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Many children participate in organized youth sports. In the United States, it is estimated that 44 million children participate in at least 1 sports team. There are many benefits to children from participating in sports, including learning about fitness, teamwork, and discipline. Parents and coaches can work together to help encourage children to enjoy sports safely.
Younger children are at higher risk for injury related to organized sports, so they may need modified guidelines for playing in certain sports to reduce the chance of injury. Guidelines such as no headfirst sliding in baseball and no bodychecking in hockey are examples of modifications to reduce injury among younger players. Other safety guidelines can include smaller playing fields, shorter game times, and matching opponents by weight rather than age.
Be sure your child wears all protective gear appropriate for that sport. This may include helmets, knee pads, or mouth guards. Many sports-related injuries occur during practices so it is important that your child wears the appropriate gear for both practices as well as games.
Ensure that your child drinks enough fluids to stay hydrated during sports practices and games. Fancy sports drinks are not needed to stay hydrated; a simple water bottle will work fine.
Encourage your child to experience a variety of sports. Focusing on only one sport from a young age, sometimes called “sports specialization,” may mean that your child misses out on the opportunity to learn about other sports that he or she may enjoy.
Remember that the purpose of youth sports is not to win but to learn, experience, and enjoy.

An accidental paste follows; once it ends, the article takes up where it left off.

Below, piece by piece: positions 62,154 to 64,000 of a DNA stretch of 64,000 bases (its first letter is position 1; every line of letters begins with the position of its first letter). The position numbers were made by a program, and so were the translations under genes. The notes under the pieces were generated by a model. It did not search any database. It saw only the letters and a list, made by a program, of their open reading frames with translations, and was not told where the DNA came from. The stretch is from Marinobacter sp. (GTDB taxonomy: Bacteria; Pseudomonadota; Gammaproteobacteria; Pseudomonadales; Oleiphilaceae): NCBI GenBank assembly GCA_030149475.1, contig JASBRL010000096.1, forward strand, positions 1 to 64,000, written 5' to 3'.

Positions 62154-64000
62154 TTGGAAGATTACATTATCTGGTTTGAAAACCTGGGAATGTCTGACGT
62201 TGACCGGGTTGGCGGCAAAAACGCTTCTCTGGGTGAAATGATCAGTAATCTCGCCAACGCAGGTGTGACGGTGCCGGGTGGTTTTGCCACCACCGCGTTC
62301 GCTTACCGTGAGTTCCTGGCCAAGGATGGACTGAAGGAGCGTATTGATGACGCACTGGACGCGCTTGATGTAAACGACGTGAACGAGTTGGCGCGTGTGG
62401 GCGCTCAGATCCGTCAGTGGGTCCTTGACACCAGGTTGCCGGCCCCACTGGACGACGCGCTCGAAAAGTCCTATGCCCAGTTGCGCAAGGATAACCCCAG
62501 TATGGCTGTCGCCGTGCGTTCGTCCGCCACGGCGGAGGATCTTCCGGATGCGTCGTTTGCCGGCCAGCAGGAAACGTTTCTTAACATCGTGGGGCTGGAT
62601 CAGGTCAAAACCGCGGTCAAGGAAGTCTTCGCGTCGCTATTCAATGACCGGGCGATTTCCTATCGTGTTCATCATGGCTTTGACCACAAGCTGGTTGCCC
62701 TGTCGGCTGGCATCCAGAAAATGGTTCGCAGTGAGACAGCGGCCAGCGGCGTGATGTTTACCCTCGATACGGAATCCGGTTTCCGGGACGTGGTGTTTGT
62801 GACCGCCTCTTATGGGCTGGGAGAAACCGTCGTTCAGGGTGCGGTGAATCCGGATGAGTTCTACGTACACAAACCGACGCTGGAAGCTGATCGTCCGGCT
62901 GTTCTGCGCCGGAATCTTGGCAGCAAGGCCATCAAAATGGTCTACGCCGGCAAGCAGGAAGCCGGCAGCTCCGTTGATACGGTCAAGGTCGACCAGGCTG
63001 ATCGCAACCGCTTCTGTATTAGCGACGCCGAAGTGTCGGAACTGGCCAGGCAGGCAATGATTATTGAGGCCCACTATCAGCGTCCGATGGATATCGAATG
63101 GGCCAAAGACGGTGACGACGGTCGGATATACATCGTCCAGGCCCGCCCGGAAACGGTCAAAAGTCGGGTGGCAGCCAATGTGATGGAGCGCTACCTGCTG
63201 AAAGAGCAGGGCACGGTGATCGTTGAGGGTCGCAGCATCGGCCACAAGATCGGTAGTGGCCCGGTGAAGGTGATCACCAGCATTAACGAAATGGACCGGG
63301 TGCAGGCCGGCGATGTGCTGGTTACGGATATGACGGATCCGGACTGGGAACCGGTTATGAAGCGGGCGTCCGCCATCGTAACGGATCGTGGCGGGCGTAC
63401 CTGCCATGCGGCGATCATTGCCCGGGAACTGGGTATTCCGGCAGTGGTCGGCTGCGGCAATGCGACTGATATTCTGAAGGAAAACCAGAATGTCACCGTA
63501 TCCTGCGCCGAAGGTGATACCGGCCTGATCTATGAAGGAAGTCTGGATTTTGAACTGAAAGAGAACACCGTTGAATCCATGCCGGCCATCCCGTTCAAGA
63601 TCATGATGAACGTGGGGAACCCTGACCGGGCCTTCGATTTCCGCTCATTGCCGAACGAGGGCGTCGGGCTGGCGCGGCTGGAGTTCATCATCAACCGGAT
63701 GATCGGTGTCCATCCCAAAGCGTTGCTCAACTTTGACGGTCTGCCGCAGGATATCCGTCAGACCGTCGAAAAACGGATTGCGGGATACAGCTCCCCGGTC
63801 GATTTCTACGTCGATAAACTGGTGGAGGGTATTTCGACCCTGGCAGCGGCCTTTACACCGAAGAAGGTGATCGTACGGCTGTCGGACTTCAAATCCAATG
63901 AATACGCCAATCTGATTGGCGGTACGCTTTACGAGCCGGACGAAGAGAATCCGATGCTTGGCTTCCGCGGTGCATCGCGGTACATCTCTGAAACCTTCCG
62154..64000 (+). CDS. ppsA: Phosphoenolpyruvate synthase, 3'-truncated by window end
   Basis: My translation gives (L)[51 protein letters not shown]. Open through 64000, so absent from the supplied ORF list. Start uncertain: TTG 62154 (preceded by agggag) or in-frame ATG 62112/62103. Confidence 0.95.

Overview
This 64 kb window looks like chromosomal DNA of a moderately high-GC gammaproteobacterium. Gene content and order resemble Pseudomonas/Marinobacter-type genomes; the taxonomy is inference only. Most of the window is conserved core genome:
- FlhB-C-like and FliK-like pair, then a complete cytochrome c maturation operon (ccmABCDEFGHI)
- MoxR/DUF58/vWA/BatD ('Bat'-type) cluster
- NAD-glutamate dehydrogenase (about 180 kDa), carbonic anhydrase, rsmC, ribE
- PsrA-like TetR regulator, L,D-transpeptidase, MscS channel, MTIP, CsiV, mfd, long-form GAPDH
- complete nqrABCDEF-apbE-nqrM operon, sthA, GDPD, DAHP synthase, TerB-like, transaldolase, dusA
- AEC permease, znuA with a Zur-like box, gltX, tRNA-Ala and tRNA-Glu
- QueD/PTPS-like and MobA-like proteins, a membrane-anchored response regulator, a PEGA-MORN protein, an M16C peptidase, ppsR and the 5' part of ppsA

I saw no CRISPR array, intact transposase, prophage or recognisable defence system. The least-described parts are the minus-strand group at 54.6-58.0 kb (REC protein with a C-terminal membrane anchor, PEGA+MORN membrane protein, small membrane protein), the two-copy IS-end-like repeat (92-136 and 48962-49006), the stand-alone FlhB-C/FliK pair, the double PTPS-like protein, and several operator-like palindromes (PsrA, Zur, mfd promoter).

Parent participation in their children's sports is important, but too much emphasis on competition or performance may rob children of the opportunity to learn that sports and exercise can be fun.
Participating in sports allows opportunities for children and teens to learn about rules, turn taking, good sportsmanship, and teamwork.
Sports are a great way to complement, not replace, regular exercise that is part of free play, child-organized games, recreational sports, or physical education classes. Some sports practices may not provide the full recommendation for daily exercise. A recent study in this month's Archives found that some sports practices did not meet the daily guidelines for exercise. The researchers concluded that teaching coaches and parents about providing opportunities for both exercise and sports experience for all players may help improve children's fitness.
Your pediatrician can assess your child's developmental readiness to participate in an organized sport, as well as provide medical screening prior to starting the sport.
To find this and other Advice for Patients articles, go to the Advice for Patients link on the Archives of Pediatrics & Adolescent Medicine Web site at http://www.archpediatrics.com.
Source: American Academy of Pediatrics, Statement on Organized Sports for Children and Adolescents
The Advice for Patients feature is a public service of Archives of Pediatrics & Adolescent Medicine. The information and recommendations appearing on this page are appropriate in most instances, but they are not a substitute for medical diagnosis. For specific information concerning your child's medical condition, Archives of Pediatrics & Adolescent Medicine suggests that you consult your child's physician. This page may be photocopied noncommercially by physicians and other health care professionals to share with patients. To purchase bulk reprints, call 312/464-0776.
Moreno MA, Furtner F, Rivara FP. Children and Organized Sports. Arch Pediatr Adolesc Med. 2011;165(4):376. doi:10.1001/archpediatrics.2011.31